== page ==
book review thursday Talk about a book you just can't put down! The Help has been sweeping all sorts of book clubs and bestseller lists for a while now. I have to admit, I had absolutely zero interest until I saw the movie trailer. After that, I was intrigued by the fact it seemed to be more humorous than serious. I had almost forgotten about it by the time it popped up as available for me from my library, but five minutes in, I was hooked.

I normally absolutely abhor books that have some sort of propaganda or underlying message throughout. Not only are they usually incredibly boring, but they also have a tendency to be insanely preachy. This book, wasn't. It was funny, lighthearted, and heartwarming, and still addressed the difficult topic, all without falling into a lecturing tone. I didn't end the book feeling as though I should be filled with guilty, rather, I felt entertained, and grateful that the topic was brought up in my mind.

I'm not even going to pretend that race has ever been at the forefront of my mind. While I did grow up in a predominantly white town, throughout the years, I've had just as many, if not more non-white friends than white. I just never really noticed it- it took me until I was thirteen years old to realize that my best friend since the age of eight was Asian. It took me even longer to realize she was Buddhist, even though she had a shrine in the house I spent every weekend in.

Observant, I am not.

I'm just so tired of books that set out to make you feel guilty. I'm tired of novels that have a message. Don't cheat on your husband, you'll die a miserable death. Don't pick on the unpopular kids, you'll wind up a loser later in life. Don't be jealous of your best friend, they'll wind up dying and you'll feel guilty. And so on. This book managed to avoid that pitfall by being a story about women. It wasn't really a story about the treatment discrepancies, it was about these women and their lives. It was thoroughly engaging, and I kept laughing out loud and crying as the scenes changed. I was utterly wrapped up in the characters lives as soon as they were introduced. They all had personality depths that brought them from a cliche to a dynamic character.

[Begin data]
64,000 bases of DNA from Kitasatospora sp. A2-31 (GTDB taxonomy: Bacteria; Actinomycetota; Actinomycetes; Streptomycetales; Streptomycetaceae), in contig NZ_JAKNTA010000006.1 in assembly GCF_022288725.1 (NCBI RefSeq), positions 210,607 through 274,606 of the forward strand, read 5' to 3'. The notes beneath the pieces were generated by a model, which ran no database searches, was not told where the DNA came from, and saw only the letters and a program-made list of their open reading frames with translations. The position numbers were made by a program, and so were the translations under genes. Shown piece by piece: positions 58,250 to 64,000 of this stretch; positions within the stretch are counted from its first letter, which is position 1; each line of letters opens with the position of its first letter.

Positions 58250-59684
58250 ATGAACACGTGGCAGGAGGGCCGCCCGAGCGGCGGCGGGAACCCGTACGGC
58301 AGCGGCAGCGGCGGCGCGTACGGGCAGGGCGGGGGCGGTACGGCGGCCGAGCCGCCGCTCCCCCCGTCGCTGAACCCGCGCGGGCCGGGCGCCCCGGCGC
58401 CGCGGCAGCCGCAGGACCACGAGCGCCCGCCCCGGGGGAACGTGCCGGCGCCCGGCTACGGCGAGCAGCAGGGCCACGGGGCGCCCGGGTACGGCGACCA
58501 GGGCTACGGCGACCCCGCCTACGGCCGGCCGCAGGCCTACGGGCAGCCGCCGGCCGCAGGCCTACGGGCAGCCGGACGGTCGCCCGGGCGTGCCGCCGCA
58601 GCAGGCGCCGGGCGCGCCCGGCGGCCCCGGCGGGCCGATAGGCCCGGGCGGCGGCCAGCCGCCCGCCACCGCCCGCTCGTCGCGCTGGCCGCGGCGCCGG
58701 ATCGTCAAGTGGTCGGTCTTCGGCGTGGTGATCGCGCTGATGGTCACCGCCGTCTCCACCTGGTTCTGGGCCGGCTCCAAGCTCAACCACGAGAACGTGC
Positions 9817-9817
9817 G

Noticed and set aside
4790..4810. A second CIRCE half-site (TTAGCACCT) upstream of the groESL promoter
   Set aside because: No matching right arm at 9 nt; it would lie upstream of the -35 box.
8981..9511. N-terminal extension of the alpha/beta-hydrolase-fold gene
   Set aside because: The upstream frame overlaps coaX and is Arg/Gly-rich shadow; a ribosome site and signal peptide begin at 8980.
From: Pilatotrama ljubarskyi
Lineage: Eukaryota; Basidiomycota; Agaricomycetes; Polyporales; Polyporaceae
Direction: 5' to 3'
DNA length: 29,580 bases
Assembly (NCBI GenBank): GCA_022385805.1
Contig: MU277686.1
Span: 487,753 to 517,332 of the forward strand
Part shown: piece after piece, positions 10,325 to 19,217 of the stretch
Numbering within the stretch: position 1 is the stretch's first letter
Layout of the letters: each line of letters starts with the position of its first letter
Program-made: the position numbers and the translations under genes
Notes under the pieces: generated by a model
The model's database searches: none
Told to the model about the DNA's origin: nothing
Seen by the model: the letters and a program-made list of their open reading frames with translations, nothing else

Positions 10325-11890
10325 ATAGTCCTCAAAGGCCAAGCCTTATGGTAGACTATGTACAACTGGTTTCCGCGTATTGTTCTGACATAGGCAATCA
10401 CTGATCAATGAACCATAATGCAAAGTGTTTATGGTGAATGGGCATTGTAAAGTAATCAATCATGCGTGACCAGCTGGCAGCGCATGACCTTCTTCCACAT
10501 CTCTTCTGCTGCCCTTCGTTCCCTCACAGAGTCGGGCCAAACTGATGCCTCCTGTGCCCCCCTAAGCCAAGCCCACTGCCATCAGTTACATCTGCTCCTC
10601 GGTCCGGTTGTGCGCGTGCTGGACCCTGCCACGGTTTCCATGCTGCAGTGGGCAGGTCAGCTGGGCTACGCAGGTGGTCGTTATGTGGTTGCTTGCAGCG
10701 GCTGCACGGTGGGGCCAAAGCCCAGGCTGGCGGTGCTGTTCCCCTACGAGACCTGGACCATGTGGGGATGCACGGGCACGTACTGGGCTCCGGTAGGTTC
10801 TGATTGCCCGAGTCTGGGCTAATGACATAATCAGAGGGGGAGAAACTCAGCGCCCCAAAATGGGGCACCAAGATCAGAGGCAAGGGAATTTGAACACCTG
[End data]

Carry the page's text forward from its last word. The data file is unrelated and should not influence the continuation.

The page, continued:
I do think that I would have liked this book less if I had actually read it, rather than listen to it. The narrators of the audiobook were absolutely fabulous, and now I keep catching myself let out my little southern twang the way I do after talking to someone with a serious accent. The majority of the book was written in dialect, and that would have frustrated me to no end having to actually see it, but listening to it wasn't bad at all. It added an additional level to the characters that just pulled me into their stories further.

The one small criticism that I have for this book is that Minny and Celia were by far more enthralling than Aibileen and Skeeter, yet they had drastically smaller parts in the book. Celia's struggles of trying so hard to fit in, and yet still remaining an outsider really stuck with me. When the scene came up where she lost her baby, I was alternating between hysterical sobs as that is my greatest fear ever and horrified laughter at Minny's reactions. Minny was a breath of fresh air in the novel whenever Aibileen and Skeeter grew too sentimental and idealistic. Her frank humor brought the novel to a new level, and her final decision that forced her to grow as a character at the end made my chest hurt with sadness at what she had been through. I only wish that Celia's storyline was finished properly. While the ending with Johnny was meaningful, I think she could have brought yet another dimension to the novel if she had been given a greater part- especially countered with Minny's descriptions of her and her actions.